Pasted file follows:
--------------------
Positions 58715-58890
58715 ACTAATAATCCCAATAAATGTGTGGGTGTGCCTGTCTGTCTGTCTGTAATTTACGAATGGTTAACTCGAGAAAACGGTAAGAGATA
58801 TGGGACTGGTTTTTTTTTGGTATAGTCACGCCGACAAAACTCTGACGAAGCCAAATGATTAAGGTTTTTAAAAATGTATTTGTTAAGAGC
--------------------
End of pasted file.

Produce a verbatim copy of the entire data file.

Positions 58715-58890
58715 ACTAATAATCCCAATAAATGTGTGGGTGTGCCTGTCTGTCTGTCTGTAATTTACGAATGGTTAACTCGAGAAAACGGTAAGAGATA
58801 TGGGACTGGTTTTTTTTTGGTATAGTCACGCCGACAAAACTCTGACGAAGCCAAATGATTAAGGTTTTTAAAAATGTATTTGTTAAGAGC